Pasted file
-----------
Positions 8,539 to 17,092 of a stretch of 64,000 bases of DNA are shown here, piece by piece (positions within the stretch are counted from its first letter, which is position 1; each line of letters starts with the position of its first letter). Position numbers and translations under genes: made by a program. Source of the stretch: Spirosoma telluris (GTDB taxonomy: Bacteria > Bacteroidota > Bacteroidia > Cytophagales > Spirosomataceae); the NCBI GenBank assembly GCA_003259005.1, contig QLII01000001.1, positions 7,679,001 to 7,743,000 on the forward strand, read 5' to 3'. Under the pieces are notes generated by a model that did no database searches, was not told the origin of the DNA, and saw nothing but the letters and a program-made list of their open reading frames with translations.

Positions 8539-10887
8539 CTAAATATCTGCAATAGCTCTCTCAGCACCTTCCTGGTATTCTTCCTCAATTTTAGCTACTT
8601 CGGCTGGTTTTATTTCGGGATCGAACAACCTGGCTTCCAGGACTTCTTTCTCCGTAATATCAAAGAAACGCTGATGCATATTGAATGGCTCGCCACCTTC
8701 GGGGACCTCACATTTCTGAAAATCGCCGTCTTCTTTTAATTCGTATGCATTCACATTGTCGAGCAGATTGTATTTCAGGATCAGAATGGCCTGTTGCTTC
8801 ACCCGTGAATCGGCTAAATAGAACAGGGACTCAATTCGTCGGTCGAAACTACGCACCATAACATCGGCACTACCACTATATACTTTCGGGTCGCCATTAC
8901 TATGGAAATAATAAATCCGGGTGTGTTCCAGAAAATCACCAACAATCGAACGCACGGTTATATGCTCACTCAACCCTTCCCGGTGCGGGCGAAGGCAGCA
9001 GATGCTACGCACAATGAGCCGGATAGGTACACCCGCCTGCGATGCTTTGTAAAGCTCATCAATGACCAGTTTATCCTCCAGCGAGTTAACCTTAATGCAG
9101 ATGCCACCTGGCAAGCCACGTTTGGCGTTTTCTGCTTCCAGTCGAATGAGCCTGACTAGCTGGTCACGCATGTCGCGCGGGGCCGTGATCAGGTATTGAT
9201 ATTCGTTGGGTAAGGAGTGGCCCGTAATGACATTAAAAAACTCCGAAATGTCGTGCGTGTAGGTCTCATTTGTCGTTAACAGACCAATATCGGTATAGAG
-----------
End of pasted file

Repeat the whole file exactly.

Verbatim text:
Positions 8,539 to 17,092 of a stretch of 64,000 bases of DNA are shown here, piece by piece (positions within the stretch are counted from its first letter, which is position 1; each line of letters starts with the position of its first letter). Position numbers and translations under genes: made by a program. Source of the stretch: Spirosoma telluris (GTDB taxonomy: Bacteria > Bacteroidota > Bacteroidia > Cytophagales > Spirosomataceae); the NCBI GenBank assembly GCA_003259005.1, contig QLII01000001.1, positions 7,679,001 to 7,743,000 on the forward strand, read 5' to 3'. Under the pieces are notes generated by a model that did no database searches, was not told the origin of the DNA, and saw nothing but the letters and a program-made list of their open reading frames with translations.

Positions 8539-10887
8539 CTAAATATCTGCAATAGCTCTCTCAGCACCTTCCTGGTATTCTTCCTCAATTTTAGCTACTT
8601 CGGCTGGTTTTATTTCGGGATCGAACAACCTGGCTTCCAGGACTTCTTTCTCCGTAATATCAAAGAAACGCTGATGCATATTGAATGGCTCGCCACCTTC
8701 GGGGACCTCACATTTCTGAAAATCGCCGTCTTCTTTTAATTCGTATGCATTCACATTGTCGAGCAGATTGTATTTCAGGATCAGAATGGCCTGTTGCTTC
8801 ACCCGTGAATCGGCTAAATAGAACAGGGACTCAATTCGTCGGTCGAAACTACGCACCATAACATCGGCACTACCACTATATACTTTCGGGTCGCCATTAC
8901 TATGGAAATAATAAATCCGGGTGTGTTCCAGAAAATCACCAACAATCGAACGCACGGTTATATGCTCACTCAACCCTTCCCGGTGCGGGCGAAGGCAGCA
9001 GATGCTACGCACAATGAGCCGGATAGGTACACCCGCCTGCGATGCTTTGTAAAGCTCATCAATGACCAGTTTATCCTCCAGCGAGTTAACCTTAATGCAG
9101 ATGCCACCTGGCAAGCCACGTTTGGCGTTTTCTGCTTCCAGTCGAATGAGCCTGACTAGCTGGTCACGCATGTCGCGCGGGGCCGTGATCAGGTATTGAT
9201 ATTCGTTGGGTAAGGAGTGGCCCGTAATGACATTAAAAAACTCCGAAATGTCGTGCGTGTAGGTCTCATTTGTCGTTAACAGACCAATATCGGTATAGAG